In a post-Covid world, many of us are still working remotely, or have adopted a hybrid working model. But managing a team in this dynamic can be tricky – it may be more difficult to get to know your team members, or get involved in new projects. So how do you improve your visibility as a leader when working from home?
It’s been a few years since so many of us started working from home a lot more – you’d think by now we’d have normalised it and it would be really easy. But virtual working is hard, and in its current form, it’s always going to make social interaction, and things like visibility, more difficult. Here’s what I recommend:
Stay in touch:
The key to solving this problem is to make it concrete. Rather than the general worry that you’re not visible to the right people, start an Excel spreadsheet with the names of the 10 – 20 people you want to be visible to down the left. Then, each week (or day, or month, depending on how frequently you are typically in touch), aim to carry out a certain number of actions to increase your visibility. These could be speaking up in a meeting they’re in; sending them an email or a Teams message or a WhatsApp to say hi; sharing useful information; making a beeline for them at company events; or scheduling 30-minute catch-ups with them on a semi-regular basis. All these small, tangible actions will add up to make a big difference.
State your want:
By being in touch with people, you are more likely to be front and centre of their minds when new projects come up. It’s also critical to say what you’re interested in to the people who are in control. It can be very tempting to think that we are making it exceptionally obvious that we want to do the work that we see as juicy, but (1) someone else’s perceptions of what’s a good project may be different to yours and (2) we have a habit of being more subtle than we intend. And, when we are communicating remotely, it’s much more likely that our wants and needs are lost in the noise of the day. You need to signal it clearly, and follow up in at least one other medium. So, if you’ve stated your wants in an email, make sure you mention it on a call. Or, if you said it on a video call, add it to your Teams chat with your manager.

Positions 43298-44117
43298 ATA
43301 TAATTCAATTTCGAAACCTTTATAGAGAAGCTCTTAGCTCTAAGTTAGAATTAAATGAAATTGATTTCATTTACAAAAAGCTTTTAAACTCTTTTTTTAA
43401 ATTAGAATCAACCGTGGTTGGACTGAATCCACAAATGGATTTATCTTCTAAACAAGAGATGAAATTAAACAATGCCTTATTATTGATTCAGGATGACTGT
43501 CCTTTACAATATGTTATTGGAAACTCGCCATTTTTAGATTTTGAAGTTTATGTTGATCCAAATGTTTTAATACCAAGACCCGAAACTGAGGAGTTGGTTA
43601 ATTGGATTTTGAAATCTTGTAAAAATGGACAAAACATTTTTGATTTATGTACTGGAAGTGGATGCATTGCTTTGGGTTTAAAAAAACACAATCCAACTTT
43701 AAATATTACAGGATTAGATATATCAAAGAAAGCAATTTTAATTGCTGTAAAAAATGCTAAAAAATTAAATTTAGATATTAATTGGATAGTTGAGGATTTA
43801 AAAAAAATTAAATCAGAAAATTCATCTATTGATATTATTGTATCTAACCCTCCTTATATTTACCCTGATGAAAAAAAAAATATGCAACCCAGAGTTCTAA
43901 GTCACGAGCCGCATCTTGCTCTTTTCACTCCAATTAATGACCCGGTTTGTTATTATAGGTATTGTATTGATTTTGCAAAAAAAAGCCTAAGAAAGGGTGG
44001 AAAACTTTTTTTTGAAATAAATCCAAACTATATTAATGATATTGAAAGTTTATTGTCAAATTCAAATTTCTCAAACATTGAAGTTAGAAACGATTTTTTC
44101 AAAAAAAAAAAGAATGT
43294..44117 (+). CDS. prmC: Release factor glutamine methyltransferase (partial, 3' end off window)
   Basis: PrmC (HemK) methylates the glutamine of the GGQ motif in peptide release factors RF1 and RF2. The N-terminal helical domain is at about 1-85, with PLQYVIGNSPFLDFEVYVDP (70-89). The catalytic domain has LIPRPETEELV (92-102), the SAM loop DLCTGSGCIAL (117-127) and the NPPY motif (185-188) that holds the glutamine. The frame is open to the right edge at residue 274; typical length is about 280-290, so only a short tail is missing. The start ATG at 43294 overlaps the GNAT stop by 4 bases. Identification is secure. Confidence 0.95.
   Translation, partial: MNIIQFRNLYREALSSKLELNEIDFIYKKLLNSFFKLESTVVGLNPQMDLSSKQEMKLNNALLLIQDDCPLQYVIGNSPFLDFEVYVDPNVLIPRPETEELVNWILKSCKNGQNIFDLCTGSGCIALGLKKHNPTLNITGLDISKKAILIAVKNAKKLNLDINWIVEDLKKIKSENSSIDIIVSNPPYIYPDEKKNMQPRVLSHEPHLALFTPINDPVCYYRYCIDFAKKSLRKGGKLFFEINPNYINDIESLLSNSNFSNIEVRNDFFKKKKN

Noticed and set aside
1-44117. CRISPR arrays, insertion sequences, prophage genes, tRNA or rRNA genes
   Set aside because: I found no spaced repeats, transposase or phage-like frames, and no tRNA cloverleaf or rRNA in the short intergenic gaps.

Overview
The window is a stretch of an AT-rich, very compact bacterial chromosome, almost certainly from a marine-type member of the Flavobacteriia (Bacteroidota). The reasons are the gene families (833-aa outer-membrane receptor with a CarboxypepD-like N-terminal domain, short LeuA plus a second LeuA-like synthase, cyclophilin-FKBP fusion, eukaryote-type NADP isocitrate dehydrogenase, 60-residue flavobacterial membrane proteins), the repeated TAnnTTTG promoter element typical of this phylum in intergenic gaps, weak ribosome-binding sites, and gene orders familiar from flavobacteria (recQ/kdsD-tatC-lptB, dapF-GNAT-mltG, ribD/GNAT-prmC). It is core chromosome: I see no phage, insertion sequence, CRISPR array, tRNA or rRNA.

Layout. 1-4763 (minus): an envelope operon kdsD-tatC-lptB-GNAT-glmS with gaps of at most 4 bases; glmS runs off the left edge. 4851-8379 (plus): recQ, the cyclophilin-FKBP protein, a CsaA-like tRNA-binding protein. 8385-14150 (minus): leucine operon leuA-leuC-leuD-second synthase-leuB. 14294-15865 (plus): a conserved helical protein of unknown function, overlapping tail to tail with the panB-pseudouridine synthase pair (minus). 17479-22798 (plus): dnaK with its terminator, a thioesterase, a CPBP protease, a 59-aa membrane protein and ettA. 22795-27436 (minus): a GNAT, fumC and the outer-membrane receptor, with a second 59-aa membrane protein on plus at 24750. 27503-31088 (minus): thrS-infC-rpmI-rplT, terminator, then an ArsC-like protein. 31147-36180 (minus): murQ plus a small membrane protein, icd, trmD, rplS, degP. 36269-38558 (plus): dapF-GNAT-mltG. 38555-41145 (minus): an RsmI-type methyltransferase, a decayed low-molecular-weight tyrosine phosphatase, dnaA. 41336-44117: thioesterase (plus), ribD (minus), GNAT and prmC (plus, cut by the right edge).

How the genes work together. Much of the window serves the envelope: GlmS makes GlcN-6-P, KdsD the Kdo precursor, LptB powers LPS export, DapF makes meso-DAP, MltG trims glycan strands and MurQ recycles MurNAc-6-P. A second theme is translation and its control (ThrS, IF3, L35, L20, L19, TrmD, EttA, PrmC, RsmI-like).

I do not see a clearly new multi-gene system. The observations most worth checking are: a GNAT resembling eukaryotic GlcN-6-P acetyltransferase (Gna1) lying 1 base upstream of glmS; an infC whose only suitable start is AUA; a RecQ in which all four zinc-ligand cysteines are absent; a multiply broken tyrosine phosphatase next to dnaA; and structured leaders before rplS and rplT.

Share your successes:
My final recommendation is to draw people’s attention to the work that you’re doing, and in particular your successes. Again, another sad truth of being remote is that there’s less likelihood someone hears you celebrate an achievement, or witnesses you receiving praise for doing something great. It’s easier for it to slip from the mind and not to be noted. So if you’ve done something great, find a way to share it. Three possibilities for this are: (1) suggest a monthly round-up in your meetings with the other managers where you each say something good that’s happened that month, (2) send an update message to the team to make them aware of your success and any impacts it’s going to have on the team, or (3) make it emotional and personal by framing it as a message of unbridled excitement – I am so thrilled about this, I just had to share it! I hope that’s OK. Remember if you’re talking about your successes, give credit to others where it’s due, make it factual, and keep it brief. All of these techniques will stop you sounding as though you’re bragging.
Three resources to help you increase your visibility:
- Increasing visibility (not just in remote working):
- Why remote visibility shouldn’t be synonymous with cameras on:
- And use your new-found visibility to ask for more meaningful work:
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